September 13, 2022
IRLI shows appellate court why Biden’s termination of program is unlawful
WASHINGTON—The Immigration Reform Law Institute (IRLI) has filed a friend-of-the-court brief in the Fifth Circuit Court of Appeals in a case putting at issue whether the Biden administration may terminate the Trump-initiated policy of expelling illegal aliens who cross the border from a country—such as Mexico—where COVID-19 is prevalent. A federal district court struck down that termination, and now the administration seeks a reversal in the Fifth Circuit.
Earlier, IRLI, representing Texas, won an injunction against Biden’s weakening of the COVID-19 expulsion program through large exceptions. When the administration responded to this injunction by deciding to terminate the entire program, Texas joined the present case.
In its brief opposing reversal of the district court’s block on that termination, IRLI shows why the termination violated federal law. Under the Administrative Procedure Act, an agency action is unlawful if it is “arbitrary and capricious.” And courts have explained that an action is arbitrary and capricious if the agency failed to consider relevant factors.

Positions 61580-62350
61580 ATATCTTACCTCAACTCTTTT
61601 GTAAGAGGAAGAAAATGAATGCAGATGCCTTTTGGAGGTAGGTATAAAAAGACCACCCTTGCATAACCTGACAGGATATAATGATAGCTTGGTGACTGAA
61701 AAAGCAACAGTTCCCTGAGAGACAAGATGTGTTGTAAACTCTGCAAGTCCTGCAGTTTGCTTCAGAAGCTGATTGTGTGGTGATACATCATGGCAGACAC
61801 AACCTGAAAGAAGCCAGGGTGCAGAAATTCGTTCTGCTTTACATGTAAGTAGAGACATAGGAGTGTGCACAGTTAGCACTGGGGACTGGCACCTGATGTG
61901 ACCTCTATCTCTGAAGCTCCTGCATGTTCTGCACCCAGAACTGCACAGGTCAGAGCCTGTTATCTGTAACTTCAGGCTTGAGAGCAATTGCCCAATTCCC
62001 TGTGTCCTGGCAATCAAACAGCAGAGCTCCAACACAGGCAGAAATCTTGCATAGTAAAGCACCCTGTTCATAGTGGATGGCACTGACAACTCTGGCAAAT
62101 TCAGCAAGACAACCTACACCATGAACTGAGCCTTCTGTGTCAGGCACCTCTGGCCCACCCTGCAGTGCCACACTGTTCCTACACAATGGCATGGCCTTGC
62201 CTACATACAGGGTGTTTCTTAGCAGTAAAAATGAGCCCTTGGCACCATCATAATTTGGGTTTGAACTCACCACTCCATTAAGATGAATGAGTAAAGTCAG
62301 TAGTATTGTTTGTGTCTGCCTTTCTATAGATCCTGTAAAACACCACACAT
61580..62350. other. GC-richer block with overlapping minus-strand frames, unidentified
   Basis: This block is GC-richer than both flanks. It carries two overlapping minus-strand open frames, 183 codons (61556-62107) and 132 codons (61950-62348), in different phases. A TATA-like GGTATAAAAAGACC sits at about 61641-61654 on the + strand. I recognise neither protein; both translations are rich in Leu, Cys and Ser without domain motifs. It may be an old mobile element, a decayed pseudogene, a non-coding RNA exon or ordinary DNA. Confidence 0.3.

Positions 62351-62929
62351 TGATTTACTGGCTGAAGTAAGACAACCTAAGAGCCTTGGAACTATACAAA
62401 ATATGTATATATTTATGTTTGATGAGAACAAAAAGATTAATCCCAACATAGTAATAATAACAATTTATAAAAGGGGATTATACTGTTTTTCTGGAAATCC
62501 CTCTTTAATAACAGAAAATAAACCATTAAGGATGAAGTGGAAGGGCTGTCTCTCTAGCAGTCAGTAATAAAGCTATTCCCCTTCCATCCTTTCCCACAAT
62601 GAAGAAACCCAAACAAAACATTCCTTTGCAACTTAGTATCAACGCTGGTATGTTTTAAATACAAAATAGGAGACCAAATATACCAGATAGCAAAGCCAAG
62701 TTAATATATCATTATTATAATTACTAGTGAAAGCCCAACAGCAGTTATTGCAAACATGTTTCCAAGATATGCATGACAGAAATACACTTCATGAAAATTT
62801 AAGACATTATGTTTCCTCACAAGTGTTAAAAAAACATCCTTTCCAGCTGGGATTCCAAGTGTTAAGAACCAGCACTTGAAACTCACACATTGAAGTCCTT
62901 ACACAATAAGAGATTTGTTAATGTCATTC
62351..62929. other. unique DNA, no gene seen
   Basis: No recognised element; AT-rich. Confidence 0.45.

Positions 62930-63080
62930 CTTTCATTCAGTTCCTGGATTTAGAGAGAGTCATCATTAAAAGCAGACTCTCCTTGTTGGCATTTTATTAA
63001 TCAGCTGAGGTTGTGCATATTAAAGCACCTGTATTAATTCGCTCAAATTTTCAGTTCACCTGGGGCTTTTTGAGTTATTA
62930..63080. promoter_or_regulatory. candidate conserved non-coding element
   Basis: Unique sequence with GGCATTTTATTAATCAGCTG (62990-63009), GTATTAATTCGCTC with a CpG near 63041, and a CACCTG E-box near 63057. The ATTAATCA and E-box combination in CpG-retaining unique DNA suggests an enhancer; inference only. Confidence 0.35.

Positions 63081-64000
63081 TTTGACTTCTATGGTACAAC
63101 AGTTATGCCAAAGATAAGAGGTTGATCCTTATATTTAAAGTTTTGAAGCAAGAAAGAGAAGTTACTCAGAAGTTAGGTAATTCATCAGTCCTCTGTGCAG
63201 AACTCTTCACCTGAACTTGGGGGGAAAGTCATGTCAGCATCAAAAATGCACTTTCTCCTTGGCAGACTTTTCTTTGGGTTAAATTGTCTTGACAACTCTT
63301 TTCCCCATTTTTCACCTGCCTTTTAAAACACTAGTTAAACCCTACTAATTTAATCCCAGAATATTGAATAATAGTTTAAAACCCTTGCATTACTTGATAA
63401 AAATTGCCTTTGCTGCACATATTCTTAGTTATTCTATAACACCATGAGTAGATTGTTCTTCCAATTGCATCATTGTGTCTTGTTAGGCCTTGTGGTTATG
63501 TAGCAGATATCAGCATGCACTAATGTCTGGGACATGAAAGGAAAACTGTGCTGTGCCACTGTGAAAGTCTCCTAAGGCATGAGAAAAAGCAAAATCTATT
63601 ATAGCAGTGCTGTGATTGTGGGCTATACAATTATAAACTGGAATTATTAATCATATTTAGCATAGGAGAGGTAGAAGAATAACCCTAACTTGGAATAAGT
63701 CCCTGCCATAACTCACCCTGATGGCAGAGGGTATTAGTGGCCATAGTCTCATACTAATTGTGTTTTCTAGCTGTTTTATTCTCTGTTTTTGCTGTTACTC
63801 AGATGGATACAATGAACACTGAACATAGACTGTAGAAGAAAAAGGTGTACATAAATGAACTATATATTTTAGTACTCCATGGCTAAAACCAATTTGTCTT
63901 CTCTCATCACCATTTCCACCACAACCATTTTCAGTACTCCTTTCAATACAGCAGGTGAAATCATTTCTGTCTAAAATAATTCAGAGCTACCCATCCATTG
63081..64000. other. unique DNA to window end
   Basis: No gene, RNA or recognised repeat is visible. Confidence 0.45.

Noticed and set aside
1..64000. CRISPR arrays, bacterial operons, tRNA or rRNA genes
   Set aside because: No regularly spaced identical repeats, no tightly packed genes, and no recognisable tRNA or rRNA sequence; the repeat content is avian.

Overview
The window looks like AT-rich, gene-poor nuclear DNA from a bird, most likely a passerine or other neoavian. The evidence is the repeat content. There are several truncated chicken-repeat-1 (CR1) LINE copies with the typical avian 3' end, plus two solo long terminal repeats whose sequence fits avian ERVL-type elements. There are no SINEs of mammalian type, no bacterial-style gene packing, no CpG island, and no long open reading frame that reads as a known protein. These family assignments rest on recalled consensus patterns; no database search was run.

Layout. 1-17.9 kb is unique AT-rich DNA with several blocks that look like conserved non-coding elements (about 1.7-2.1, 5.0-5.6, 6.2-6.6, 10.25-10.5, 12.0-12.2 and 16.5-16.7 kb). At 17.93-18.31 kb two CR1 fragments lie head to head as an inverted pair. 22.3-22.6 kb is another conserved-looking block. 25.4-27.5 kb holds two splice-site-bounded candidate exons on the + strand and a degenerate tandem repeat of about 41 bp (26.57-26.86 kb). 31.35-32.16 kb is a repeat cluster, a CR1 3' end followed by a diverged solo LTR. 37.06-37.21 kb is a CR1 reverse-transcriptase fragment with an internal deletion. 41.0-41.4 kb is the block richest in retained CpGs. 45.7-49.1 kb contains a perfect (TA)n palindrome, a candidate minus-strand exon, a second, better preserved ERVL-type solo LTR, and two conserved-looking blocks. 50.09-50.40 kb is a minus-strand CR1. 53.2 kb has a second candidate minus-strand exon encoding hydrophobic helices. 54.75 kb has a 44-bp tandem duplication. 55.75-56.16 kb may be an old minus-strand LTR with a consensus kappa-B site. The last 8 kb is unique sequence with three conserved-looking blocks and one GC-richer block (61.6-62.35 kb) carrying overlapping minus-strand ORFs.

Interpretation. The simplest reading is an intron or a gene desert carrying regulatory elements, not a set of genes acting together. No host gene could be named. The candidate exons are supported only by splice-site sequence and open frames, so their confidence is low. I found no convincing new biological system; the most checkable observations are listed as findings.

Here, a glaringly relevant factor is the impact of a law requiring the administration to detain all aliens who might have a communicable disease for observation and testing, and not release them if they are contagious. Given the administration’s self-created shortage of detention resources, it was obviously a relevant consideration whether ending COVID-19 expulsions would make the administration violate the health-detention law on a massive scale, endangering the public health in the process. Yet the administration never even considered this factor.
“It doesn’t take too many resources, comparatively speaking, just to summarily exclude people at the border to protect the public from a pandemic,” said Dale L. Wilcox, executive director and general counsel of IRLI. “It takes far more to detain them and test them. The administration should have thought about its inability to detain and test if it ended expulsions, but it did not. We hope the Fifth Circuit recognizes this, upholds the district court, and keeps this vital program—which now is back in its original form, lacking the exceptions we got rid of in our earlier case—in force.”
The case is Louisiana v. Centers for Disease Control and Prevention, No. 22-30303 (Fifth Circuit).
Sign up for our email newsletter to stay up to date with immigration reform in the United States.
Attorneys United for a Secure America (AUSA) is a non-partisan affiliation of talented attorneys dedicated to pursuing cases that serve the national interest when it comes to immigration law.
If you are interested in joining the network, visit the AUSA website.